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I would prefer the mall idea better than the canyons, except there doesn't seem to be enough area clear of those pesky painted parking stripes. I feel as nervous about hitting those at sharp lean on fresh rubber as I do cornering in the oil grove or on black ice.



][cee

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Hey, are you guys installing new tires or getting a dealer to install them? Dealers have always given me a hard time about installing tires I didn't buy from them. Last time they installed tires they f'ed up my rims on another bike. Made me mad!

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I've been using Scotchbrite pads in course or they are sometimes call synthetic steel wool. I put the bike on the pit stand and put it in first then I get an even scuff all around the rear tire. The pads are long enough to reach from one side to the other so it dos not take long at all. The front isn't bad either using the pad and it takes all of about 10 minutes to do the job.

Cops are always looking for RED so it must be the fastest color...........

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My dealer said no problem I can't compete with that price... My cost is more than that.... So no problems..... As far as the mechanic goes John is a Kawasaki nut so he wouldn't hurt a 12 intentionally. His personal bike is a ZX-11. He is the only mechanic as it is a small shop.... Another plus he's done it at least 15 years I know of.....................

The Green Monster............</p>
 

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Discussion Starter #14
Varmint-that's a good idea, think I'll try that as well.



Richard- I don't think any dealer would intentionally hurt your bike. That's dangerous. They will however jack you on the mounting prices.



Tires were waiting for me when I got back from my ride today (is this a good day or what?) and I just scuffed them with sandpaper but they are definitely not as slick as the OEM 207s just to the touch.

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I'm with Varmint - ScotchBrite pads take care of scuffing em up in short order...

"You must be fast, 'cause I was haulin' ass when I passed you."</p>
 
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Mark, I've seen so many rim's scratched it's not even funny.

I make it clear from the start "Careful with the rim's". I tell them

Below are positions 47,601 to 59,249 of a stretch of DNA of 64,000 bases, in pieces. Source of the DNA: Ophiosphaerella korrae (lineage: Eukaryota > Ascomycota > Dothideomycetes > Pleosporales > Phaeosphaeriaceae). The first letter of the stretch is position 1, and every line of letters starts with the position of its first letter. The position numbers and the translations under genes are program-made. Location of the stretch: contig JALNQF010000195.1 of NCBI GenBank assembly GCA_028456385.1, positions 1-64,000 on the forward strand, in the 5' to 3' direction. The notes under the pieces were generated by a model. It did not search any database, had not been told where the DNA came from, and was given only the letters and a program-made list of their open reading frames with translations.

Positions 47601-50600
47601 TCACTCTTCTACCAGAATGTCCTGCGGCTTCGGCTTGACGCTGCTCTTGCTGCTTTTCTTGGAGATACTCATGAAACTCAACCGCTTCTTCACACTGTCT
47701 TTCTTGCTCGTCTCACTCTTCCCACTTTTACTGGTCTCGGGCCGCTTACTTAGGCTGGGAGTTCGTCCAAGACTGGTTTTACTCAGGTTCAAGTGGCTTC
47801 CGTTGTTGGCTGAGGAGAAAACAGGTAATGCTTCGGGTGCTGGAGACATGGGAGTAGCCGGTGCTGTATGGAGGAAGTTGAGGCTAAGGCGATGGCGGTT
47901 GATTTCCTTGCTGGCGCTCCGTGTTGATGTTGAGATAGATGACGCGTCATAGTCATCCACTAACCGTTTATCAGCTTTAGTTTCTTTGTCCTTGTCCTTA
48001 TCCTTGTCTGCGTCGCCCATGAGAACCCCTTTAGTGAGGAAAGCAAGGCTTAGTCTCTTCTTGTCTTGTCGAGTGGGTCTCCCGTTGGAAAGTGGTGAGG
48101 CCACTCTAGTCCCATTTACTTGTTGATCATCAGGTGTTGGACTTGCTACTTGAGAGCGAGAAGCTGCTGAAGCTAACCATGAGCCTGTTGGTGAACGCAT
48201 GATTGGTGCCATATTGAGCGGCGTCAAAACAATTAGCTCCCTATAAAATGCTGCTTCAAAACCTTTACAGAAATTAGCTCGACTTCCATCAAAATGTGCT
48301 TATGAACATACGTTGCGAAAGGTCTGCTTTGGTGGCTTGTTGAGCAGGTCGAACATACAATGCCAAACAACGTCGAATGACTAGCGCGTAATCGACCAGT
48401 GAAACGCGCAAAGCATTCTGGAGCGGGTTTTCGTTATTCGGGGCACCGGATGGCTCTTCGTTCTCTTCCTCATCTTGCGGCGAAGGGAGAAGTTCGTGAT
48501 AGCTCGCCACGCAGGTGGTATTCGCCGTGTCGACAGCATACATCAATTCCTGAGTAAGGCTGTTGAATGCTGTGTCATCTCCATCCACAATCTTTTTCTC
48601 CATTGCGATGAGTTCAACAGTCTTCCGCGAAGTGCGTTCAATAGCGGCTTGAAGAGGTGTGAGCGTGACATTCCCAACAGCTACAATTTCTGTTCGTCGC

I'll pay more for the extra time it take's to be careful. Accident's

happen, but careless work won't cut it.



Richard, If your dealer's cost is more than that he should have

a talk with his supplier, or get online. You know what I mean?

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Discussion Starter #18
Rich- fair is anywhere from $10-20 per wheel. Some may charge a little more but don't let them rape you and charge like $30 or more per wheel. I always stick around and watch when they mount the tires too. You can tell when someone doesn't what they're doing. Better to find out in the shop than on the road at triple digit speeds.

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There is no need to "scuff in" new tires! The only thing that makes new tires slick is the "wax stuff", called cosmolene, that is put on them at the factory to protect them durring shipping/storage. The way to remove the cosmolene is to put the tire thru a couple of good heat cycles. When the tires reach operating temp, the cosmolene becomes soft and eventually "falls" off of the tire. Dealers will recommend puting 100 miles on new tires before you start getting aggresive in turns. However, at the track, a good hot lap or two, ie fast in the straights and carfull in the corners, is enough to remove all the cosmolene, then you are good to go.



"Scuffing tires in" also removes the cosmolene, but ultimately heat is what gets all of it off, hence people using a torch!

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IMHO - The Harley shops seem to be more careful with cosmetics than other shops. I've never noticed scratches, finger prints, oil, etc. on my bike when I get it back from them. I wish I could get them to install tires on the 12. Honda shop put both front and rear tires on the CBX and gouged both rims in several places. This bike was 20 years old and did not have a single scratch on the rims until then. They said, "Sorry 'bout that... Two tires and labor... It'll be $300."